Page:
30 September 2016
Works found during major Italian investigation.
During a press conference today at 11:30 am the Chief Public Prosecutor of the district of Naples will announce that two missing paintings by Van Gogh have been recovered. It concerns the two paintings that were stolen from the Van Gogh Museum in 2002: Seascape at Scheveningen (1882) and Congregation leaving the Reformed Church in Nuenen (1884/85). The curator who inspected the authenticity and provenance of the works at the request of the Italian Public Prosecutions Department drew a firm conclusion: ‘they are the real paintings!’ Despite a 14-year journey, the two paintings appear to be in fairly good condition. Both lack their frames and show signs of some damage. It is not yet clear when the paintings will return to Amsterdam.
The stolen paintings were recovered during a massive, continuing investigation commissioned by the Italian Public Prosecutions Department, conducted by a specialized Guardia di Finanza team, the team investigating organized crime.
Axel Rüger, Director of the Van Gogh Museum, present at the press conference in Naples, states:
‘After all those years you no longer dare to count on a possible return. We owe a great debt of gratitude to the Italian Public Prosecutions Department, the members of the Guardia di Finanza investigation team, the Italian police, the Dutch Public Prosecutions Department, the liaison officers of the Dutch Public Prosecutions Department in Rome and everyone else involved. The paintings have been found! That I would be able to ever pronounce these words is something I had no longer dared to hope for. It is not yet certain when the works will come back to Amsterdam. But I fully believe that we can, once more, count on the unconditional support of the Italian authorities’.
Contrary to our expectations, the stolen paintings appear to be in relatively good condition. It is unknown where the works were kept after the theft in 2002, but it can be assumed that the paintings were not preserved under suitable conditions. The frames round both paintings have been removed. The painting Seascape at Scheveningen (1882) has been damaged. The paint in the bottom left corner has broken away on a surface of circa 5 x 2 cm. The stolen canvas Congregation leaving the Reformed Church in Nuenen (1884/85) looks undamaged at first sight, apart from a few minor damages at the edges of the canvas. Additional research by a conservator should determine the exact condition of the two paintings.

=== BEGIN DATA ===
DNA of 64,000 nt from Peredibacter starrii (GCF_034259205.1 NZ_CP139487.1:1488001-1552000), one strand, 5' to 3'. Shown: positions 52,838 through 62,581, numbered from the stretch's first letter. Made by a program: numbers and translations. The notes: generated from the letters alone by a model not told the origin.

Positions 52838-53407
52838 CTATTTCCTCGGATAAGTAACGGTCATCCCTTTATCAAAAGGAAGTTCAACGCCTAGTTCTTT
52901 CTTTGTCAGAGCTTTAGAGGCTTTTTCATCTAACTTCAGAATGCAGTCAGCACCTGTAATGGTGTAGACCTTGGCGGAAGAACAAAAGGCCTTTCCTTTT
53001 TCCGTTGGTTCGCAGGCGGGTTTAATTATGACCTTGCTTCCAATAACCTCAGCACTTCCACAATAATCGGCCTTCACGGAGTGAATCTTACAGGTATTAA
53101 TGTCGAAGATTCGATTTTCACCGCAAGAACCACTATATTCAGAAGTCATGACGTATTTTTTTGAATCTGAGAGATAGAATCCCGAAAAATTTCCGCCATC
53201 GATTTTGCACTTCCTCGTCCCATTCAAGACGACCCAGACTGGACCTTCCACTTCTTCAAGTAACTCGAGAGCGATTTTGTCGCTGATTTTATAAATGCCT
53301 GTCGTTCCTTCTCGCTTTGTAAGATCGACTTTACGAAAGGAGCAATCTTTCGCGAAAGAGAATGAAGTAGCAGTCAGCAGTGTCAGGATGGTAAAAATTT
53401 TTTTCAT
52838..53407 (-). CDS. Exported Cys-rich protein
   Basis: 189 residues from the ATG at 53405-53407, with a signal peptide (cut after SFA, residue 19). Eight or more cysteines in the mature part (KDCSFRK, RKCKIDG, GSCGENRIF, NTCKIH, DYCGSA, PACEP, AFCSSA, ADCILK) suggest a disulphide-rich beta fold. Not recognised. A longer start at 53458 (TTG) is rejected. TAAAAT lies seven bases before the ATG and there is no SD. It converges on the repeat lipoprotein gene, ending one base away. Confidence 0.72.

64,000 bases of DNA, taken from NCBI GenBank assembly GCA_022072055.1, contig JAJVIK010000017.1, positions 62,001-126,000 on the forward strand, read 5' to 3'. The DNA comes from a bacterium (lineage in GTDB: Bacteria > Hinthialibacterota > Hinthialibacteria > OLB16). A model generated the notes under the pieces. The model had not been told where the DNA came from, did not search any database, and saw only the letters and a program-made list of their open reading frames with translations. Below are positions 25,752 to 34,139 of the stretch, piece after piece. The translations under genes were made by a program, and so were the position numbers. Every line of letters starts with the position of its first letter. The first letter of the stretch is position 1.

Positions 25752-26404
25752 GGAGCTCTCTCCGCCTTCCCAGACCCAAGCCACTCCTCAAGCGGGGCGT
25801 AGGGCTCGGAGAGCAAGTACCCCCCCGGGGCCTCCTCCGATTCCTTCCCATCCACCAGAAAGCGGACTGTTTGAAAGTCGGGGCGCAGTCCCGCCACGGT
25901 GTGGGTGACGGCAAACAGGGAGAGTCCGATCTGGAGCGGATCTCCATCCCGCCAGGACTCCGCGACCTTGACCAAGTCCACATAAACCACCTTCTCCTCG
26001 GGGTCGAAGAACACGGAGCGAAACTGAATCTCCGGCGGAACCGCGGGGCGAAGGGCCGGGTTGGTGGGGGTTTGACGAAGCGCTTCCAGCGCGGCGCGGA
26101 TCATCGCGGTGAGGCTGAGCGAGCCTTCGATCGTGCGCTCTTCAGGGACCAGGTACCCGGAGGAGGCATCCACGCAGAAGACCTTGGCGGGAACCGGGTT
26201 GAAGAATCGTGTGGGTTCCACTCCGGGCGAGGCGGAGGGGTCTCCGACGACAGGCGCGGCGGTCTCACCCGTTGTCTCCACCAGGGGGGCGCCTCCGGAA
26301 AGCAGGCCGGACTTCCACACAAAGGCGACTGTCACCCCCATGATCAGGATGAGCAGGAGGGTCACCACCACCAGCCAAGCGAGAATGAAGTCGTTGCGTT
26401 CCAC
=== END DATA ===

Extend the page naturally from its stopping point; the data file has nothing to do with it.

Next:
Unique paintings, of major art historical interest
The art historical value of the paintings for the collection is huge. Seascape at Scheveningen is the only painting in our museum collection dating from Van Gogh's period in The Hague (1881-1883). It is one of the only two seascapes that he painted during his years in the Netherlands and it is a striking example of Van Gogh's early style of painting, already showing his highly individual character. The hoped-for forthcoming return of the Seascape will fill an important gap in the museum presentation.
Congregation leaving the Reformed Church in Nuenen is a small canvas that Van Gogh painted for his mother in early 1884. It shows the church of the Reformed Church community in the Brabant village of Nuenen, Van Gogh's father being its Minister. In 1885, after his father's death, Van Gogh reworked the painting and added the churchgoers in the foreground, among them a few women in shawls worn in times of mourning. This may be a reference to his father's death. The strong biographical undertones make this a work of great emotional value. The museum collection does not include any other painting depicting the church. Moreover, it is the only painting in the Van Gogh Museum collection still in its original stretcher frame. This frame is covered in splashes of paint because Van Gogh probably cleaned his brushes on it.
Burden of proof in criminal case
It is not yet known when the works will return. The criminal case, in which the paintings will be presented as burdens of proof, is still to be held because the investigation is not yet fully completed. When the trial will take place is not yet known. ‘It is really a major step that the paintings have been found. We have been waiting for this moment for 14 years. And naturally the only thing you want is to take them straight home with you. But we will have to exercise a little bit more patience, but I am convinced that we can count on the support of the Italian authorities', according to Director Axel Rüger.